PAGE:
“Premises” is an accidentally plural form that has a singular meaning with plural connotations. Its origin is in the Latin term praemissus – “the aforementioned” – in property deeds, whence the archaic “praemises”. “Premises” can mean a residential building but usually refers to a single business property consisting of land, a main building and its appurtenances, and it requires a plural verb, so “premises were/are”.
The first “unsure” should be ensure.

Reagan slayed the “Evil Empire” … (Lancet online Volume 389, No. 10068, p489, 4 February 2017)
Slew.

an radio personality (ITim 28/1/17 Weekend Review p. 11)
This is the sort of careless mistyping error that is not featured in this book.

jinns and dybbuks (ITim 28/1/17 Weekend Review p. 11)
Jinn is the plural of “jinni”.

“What Orwell feared were those who would ban books. What Huxley feared was that there would be no reason to ban a book, for there would be no one who wanted to read one.” (Neil Postman, author of 1985 book Amusing Ourselves to Death, quoted by his son, Andrew; Guardian online 2/2/17)
This is a Cleft Sentence. “What” in this construction is usually construed as singular, but when it is followed by a plural predicate compliment (“those”) it can be plural, so “were” is correct in the first sentence. In the second sentence, the predicate compliment following “what” is a noun clause, which is considered to be singular, so “was” is correct. This writer obviously understands the rule, but many don’t.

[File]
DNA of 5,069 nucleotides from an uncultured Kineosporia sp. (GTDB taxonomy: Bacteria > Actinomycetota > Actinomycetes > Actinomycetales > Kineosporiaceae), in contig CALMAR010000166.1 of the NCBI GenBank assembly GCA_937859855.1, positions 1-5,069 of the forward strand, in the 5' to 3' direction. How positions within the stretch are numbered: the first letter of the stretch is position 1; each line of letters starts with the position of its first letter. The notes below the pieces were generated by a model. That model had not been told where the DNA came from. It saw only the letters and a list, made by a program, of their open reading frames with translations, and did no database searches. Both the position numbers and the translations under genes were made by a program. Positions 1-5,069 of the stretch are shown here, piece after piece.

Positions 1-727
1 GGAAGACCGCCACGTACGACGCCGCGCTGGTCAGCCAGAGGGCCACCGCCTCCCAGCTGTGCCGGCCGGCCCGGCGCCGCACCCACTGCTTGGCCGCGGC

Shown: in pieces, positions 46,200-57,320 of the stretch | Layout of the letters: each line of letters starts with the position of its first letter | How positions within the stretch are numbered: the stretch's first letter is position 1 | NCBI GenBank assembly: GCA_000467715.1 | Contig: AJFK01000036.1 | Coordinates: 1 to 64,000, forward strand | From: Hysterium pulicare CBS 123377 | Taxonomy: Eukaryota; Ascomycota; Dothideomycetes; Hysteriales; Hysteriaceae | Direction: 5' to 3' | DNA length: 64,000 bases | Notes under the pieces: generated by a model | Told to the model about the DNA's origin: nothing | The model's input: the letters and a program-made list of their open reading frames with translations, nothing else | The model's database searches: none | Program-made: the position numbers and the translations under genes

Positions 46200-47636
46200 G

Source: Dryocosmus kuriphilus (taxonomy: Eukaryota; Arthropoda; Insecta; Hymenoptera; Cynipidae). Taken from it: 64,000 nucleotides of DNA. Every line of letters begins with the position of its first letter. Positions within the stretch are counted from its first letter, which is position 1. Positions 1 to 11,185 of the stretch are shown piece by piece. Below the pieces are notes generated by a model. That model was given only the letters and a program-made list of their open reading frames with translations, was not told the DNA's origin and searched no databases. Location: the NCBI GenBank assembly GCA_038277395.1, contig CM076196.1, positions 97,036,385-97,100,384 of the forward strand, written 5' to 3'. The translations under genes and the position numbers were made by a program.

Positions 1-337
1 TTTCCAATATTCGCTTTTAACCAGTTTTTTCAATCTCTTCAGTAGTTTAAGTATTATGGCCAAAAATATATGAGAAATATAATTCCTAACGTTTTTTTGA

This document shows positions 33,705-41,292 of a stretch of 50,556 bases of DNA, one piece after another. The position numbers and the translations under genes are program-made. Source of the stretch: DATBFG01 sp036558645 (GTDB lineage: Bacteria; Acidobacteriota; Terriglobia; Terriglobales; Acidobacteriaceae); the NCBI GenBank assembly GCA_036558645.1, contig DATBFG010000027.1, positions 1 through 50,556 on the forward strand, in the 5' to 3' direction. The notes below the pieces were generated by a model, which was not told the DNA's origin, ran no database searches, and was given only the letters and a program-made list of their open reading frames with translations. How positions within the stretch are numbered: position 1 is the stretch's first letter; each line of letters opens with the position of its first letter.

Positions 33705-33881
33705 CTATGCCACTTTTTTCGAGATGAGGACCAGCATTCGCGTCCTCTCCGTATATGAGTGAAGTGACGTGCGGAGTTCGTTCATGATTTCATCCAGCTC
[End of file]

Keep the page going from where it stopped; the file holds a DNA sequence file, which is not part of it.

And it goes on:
But what sings out are passages of such fluidity and intensity that they take your breath away. (LRB 5/1/17 p. 10)
“What sings out is” or “what sing out are”.

Kate Moss sets trends rather than following them. (IMoS 22/1/17 Magazine p. 15)
Some authorities recommend that the same format be used before and after “rather than” and would prefer “follows”.

Martin was penniless and lying low after his latest misadventure. (ITim 28/1/17 Weekend Review p. 9)
He said the gang lay low in Paris for a few days after the robbery and then some of its members travelled to Antwerp … (STel 29/1/17 p. 1.15)
To lie low is to hide so enemies or authorities can’t find one. The verb is lie/lay/lain. These two examples are correct, but the term is often confused with lay/laid/laid.

The president’s use of an unsecured personal device raises concerns that his desire to use his old smartphone could be exposing him and the nation to security threats. (AFR Weekend online 27/1/17)
“Unsecure” and “insecure” are sometimes used incorrectly in this context.

Although [“A self-proclaimed astronomer from Russia, Dr. Dyomin Damir Zakharovich”] is alleging NASA knows about this doomsday asteroid, NASA has refuted his hypothesis and is sticking by its prediction that the object will pass our planet, leaving it unscathed. According to NASA, “The trajectory of 2016 WF9 is well understood, and the object is not a threat to Earth for the foreseeable future.” (Elite Daily online 26/1/17 <http://elitedaily.com/news/nasa-finds-doomsday-asteroid-astronomer-says-will-hit-earth-next-month/1767608&gt;
“Refute”, to prove with evidence, is often used incorrectly for “rebut”, which means to argue against. “Refute” is correct here, because evidence – “the trajectory of 2016 WF9 is well understood” – is supplied.